After the UPA was voted to power in May 2004, within four months (September 2004) its Railway Minister Lalu Prasad Yadav (an icon of ‘secularism’ ) appointed an inquiry into the Godhra episode headed by Justice Umesh Chandra Banerjee. In tune with the ‘secular’ line, the Banerjee committee held that it was an “accidental fire”, implicitly absolving all the criminals of their heinous deed. Later, the Gujarat High Court declared the formation of the committee ‘unconstitutional, illegal and null and void”. The high Court further termed the committee’s formation a “colourable exercise of power with malafide intentions”.
Generally, the intellectuals and activists who are guilty of such double standards belong to the Left, and they lay exclusive claim to secularism. It is because of such intellectual dishonesty on their part that violence against political and ideological opponents is central to public discourse in Kerala and West Bengal, the two states in which the Communists have enjoyed a dominant position over the past three decades and more.
Is it not ironical that the Leftists of various hues arrogate themselves the leadership of secular and democratic values while their record on these counts is dismal? During the fateful years preceding Independence in 1947, the Communists actively worked with Muhammad Ali Jinnah and the British for the creation of Pakistan — a country whose foundation was wedded to theocracy and has subsequently emerged as a petri-dish of terror in the region.
Coming back to Kalburgi’s murder case, one should not hazard a guess either about the identity of the murderers or their motives till the police investigations conclude. However, killing someone for his/her views is alien to Indian traditions and philosophy.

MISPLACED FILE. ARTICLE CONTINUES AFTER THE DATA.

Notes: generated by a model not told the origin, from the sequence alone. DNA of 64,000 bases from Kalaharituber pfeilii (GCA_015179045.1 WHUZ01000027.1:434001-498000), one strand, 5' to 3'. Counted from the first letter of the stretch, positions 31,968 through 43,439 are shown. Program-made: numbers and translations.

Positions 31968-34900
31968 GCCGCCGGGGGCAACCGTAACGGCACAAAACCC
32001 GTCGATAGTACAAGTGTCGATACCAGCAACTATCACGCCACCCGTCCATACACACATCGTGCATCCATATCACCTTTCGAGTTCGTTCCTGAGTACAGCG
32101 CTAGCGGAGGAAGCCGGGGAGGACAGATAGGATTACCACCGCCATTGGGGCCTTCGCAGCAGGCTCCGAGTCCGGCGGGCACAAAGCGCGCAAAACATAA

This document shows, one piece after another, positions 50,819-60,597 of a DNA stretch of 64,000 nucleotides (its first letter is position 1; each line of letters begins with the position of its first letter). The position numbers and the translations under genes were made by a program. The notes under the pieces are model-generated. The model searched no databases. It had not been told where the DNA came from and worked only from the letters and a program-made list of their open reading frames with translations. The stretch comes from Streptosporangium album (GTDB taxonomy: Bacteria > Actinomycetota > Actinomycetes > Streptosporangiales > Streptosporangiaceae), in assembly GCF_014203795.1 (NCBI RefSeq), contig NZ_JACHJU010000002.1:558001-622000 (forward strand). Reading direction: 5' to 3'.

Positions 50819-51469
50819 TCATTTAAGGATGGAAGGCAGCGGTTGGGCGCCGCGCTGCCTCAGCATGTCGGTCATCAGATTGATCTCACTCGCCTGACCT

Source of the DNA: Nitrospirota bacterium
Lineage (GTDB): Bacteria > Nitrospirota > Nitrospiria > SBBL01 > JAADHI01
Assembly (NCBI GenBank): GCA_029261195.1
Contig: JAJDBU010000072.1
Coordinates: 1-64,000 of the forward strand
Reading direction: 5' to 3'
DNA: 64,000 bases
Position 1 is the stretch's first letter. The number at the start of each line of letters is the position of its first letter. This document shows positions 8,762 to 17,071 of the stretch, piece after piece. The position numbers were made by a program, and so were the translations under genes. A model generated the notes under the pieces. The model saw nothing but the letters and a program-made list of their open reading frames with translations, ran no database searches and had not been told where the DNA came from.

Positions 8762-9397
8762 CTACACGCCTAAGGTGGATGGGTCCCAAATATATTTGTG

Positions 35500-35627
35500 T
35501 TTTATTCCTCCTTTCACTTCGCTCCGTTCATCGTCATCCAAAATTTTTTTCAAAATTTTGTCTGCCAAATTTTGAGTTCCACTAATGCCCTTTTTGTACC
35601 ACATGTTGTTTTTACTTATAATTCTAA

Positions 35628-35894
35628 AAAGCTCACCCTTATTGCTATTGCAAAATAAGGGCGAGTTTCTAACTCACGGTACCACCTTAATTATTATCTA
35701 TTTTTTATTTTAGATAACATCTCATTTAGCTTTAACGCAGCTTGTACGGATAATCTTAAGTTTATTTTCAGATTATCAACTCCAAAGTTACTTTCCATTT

The New Encyclopaedia Britanica says, “In principle, Hinduism incorporates all forms of belief and worship without necessitating the selection or elimination of any. It is axiomatic that no religious idea in India ever dies or is superseded; it is merely combined with the new ideas that arise in response to it.
Hindus are inclined to revere the divine in every manifestation, whatever it may be, and are doctrinally tolerant, allowing others — including both Hindus and non-Hindus — whatever beliefs suit them best.”
Where is the scope for any violence in such a pluralistic tradition? Distortions in the system crept in following the arrival of Islam (Muhamad Bin Quasim in early eight century) and the Christian clergy led by Saint Francis Xavier (in 1542) as invaders. The entry of foreign inspired Communist ideology, with its concepts of “class enemies and wars” in the 1920s, further added to this creed of intolerance and bigotry.
In the past century, global history was stained in innocent blood by Stalinist excesses in the name of exclusive claims to Marxist-Leninist ideological purity in Russia and eastern Europe, and Nazi-fascist atrocities on ethnic grounds on Jews in Germany.
History may repeat itself first as a tragedy and then as a farce. But the lesson of self-proclaimed revolutions, whether in the name of the dictatorship of the proletariat or of the monopolists of purity in the name of religion, is the same: unity through diversity of thought and respect for it is the best bet to real and sustained democracy in action.
The author is a Delhi-based commentator on political and social issues. E-mail: firstname.lastname@example.org